Potential applications abound

The OPSI Innovation Facets model should now stand the test of such practitioners putting it into practice. I could see it used to various ends, including:

  • Devising innovation strategy
  • Responding to new external challenges
  • Creating an innovation portfolio, making balanced investments
  • Skills development
  • For project design, guiding choice of tools and methodologies
  • Communicating an organisation’s innovation efforts internally and externally

I can report that we are already looking into the application of the model at the Danish Design Centre, where we are advising the Danish Business Authority on balancing pro-active and re-active processes within business regulation.

Push: Five challenges and areas for further development

The OPSI Innovation Facets model offers a powerful starting point, but it is not immune to some issues that could benefit from further elaboration. Here are five challenges which might better be viewed as an agenda for further debate and potential development:

  1. Linking more clearly to types of public value: The model could make more explicit which types of public value are best served by the different approaches to innovation? I would see different types of public value to include better outcomes, productivity improvements, better service experiences for users, democracy/legitimacy/participation, and finally enhanced employee satisfaction. Would it be possible to identify whether different types of innovation “facets” tend to advance some types of public value rather than others?
  2. Identify clearly the methodologies linked to the facets: What are the more precise capabilities, approaches, tools, methods, skills, organisation and governance models associated with the four overall facets? How would a public sector organisation seek to create a comprehensive programme of training and capacity building in order to address them?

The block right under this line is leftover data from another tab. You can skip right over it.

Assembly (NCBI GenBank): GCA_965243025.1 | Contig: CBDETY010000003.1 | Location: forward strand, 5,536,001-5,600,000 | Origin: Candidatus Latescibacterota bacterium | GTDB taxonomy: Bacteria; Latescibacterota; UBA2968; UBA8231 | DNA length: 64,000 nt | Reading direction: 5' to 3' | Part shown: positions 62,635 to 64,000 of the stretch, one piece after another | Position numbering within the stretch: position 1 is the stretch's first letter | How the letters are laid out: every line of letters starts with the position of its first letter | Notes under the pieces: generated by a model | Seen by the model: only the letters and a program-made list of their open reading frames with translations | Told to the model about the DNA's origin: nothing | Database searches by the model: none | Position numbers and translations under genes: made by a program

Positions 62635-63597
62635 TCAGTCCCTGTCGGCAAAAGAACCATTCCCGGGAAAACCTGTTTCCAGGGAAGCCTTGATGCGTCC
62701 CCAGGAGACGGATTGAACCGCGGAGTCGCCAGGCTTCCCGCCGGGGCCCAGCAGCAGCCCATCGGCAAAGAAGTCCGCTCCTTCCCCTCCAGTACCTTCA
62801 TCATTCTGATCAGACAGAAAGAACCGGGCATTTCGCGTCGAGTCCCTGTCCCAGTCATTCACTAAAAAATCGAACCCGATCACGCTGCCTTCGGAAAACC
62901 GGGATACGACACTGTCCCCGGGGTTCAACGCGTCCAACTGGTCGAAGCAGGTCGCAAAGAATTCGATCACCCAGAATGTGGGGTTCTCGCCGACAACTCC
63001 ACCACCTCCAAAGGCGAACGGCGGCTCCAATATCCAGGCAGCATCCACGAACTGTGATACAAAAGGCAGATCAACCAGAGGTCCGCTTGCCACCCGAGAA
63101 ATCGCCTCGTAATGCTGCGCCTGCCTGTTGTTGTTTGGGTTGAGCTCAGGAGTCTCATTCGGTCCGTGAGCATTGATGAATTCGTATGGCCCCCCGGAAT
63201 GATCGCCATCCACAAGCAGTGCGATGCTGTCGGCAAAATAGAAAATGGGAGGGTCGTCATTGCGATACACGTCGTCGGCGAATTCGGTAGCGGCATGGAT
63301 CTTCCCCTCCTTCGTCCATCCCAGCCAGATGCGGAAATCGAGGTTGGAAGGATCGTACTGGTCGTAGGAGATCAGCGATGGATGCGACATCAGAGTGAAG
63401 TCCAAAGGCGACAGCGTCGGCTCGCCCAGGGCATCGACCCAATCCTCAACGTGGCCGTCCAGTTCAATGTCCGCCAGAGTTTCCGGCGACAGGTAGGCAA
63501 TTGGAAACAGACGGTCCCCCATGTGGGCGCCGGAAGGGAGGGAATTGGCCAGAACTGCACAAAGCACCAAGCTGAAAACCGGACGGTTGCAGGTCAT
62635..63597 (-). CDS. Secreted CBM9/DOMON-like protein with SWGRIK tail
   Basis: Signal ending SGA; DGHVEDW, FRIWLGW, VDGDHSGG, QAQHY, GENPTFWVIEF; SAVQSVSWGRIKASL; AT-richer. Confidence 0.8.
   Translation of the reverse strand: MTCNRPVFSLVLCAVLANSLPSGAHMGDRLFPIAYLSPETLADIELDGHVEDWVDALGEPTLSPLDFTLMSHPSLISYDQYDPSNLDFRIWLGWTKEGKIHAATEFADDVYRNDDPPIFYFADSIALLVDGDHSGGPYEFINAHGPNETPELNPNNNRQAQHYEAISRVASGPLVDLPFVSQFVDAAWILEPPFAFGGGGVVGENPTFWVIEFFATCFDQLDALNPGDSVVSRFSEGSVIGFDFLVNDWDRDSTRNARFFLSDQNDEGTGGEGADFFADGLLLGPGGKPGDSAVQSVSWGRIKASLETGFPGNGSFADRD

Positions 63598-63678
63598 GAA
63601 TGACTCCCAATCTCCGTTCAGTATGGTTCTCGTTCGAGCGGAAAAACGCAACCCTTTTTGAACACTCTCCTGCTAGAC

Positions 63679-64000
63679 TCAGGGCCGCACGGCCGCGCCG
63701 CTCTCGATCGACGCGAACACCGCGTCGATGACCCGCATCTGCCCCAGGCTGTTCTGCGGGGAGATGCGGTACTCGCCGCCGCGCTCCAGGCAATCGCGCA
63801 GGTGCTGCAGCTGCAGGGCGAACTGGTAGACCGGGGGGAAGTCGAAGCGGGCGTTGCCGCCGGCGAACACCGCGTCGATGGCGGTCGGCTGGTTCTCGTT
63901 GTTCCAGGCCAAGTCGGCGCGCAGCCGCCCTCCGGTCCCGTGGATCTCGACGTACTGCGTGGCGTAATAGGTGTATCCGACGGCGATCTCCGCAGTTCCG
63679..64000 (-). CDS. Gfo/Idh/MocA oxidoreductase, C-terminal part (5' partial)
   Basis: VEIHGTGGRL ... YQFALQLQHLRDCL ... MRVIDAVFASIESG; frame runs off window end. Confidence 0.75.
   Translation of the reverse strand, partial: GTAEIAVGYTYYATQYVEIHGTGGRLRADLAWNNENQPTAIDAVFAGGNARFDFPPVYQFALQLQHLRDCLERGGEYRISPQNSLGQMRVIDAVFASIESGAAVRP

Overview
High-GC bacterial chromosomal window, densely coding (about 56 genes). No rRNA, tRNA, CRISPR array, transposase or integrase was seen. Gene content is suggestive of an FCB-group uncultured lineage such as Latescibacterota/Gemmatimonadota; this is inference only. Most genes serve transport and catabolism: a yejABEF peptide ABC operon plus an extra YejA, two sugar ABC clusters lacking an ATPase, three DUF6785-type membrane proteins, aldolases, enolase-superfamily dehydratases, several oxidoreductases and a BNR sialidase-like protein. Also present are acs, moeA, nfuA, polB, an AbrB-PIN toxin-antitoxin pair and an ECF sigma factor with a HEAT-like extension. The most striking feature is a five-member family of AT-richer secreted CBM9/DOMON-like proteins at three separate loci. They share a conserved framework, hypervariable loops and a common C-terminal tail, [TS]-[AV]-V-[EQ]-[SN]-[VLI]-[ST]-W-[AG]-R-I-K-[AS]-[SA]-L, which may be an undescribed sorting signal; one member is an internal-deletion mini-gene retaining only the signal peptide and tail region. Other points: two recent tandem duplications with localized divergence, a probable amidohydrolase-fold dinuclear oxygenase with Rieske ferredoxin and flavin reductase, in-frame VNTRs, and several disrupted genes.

3. How might the model advance democratic legitimacy? One of the most pressing challenges of our time is to build more democratic legitimacy and trust between citizens and their public institutions. Issues of participation, engagement, responsiveness and feelings of being seen and heard are at the forefront of the political agenda in many countries – not least across the OECD. How could the model work to address some of these issues, which are essentially a pressing need for “innovation of democracy”?
  4. What does the model imply for the interaction between business and government? In my perspective, one of the great flaws of our current public administrations is their inability to engage ambitiously and usefully with the private sector in the post-New Public Management era. We are yet to find models that positively unleash the particular roles and unique characteristics of these two key domains in society. Stimulating better, faster and more fruitful collaboration with the private sector, enabling innovation and sustainable growth in a context of rapid technological change and continued globalization isn’t too much to demand from the the OPSI Innovation Facets model. It would be fascinating to see how this could be further elaborated.
  5. Learning mechanism: How might public organisations applying the model build systematic processes of data gathering and collective learning at the heart of the model? For any organisation, applying a novel framework will require not only implementation but continuous adaptation and enhancement of performance over time. At the Danish Design Centre we have recently explored the structure of such learning mechanisms in collaboration with the United Nations Development Program, including how to digitally underpin them. I believe there is much more to do, especially in more complex and distributed public-purpose organisations, to understand how to drive learning in the context of innovation. Here, is an opportunity to be seized.

Towards the next generation public sector innovation agenda

Looking forward I think the most exciting current application of the OPSI Innovation Facets model is on the upper and right-hand side where governments seek to deal with more risk and with anticipating change in view of the emerging future.

This is also reflected in the World Economic Forum’s recent emphasis on agile governance as a critically important field, which explores the implications of new technology, new business models in the private sector, and regulatory and governance responses from public organisations. In that context our work in WEF has shown that we need much clearer terminologies and approaches when it comes to public/private experiments and “sandboxes” – something that resonates well with OPSI’s most welcome contribution to the still-emerging profession of public sector innovation.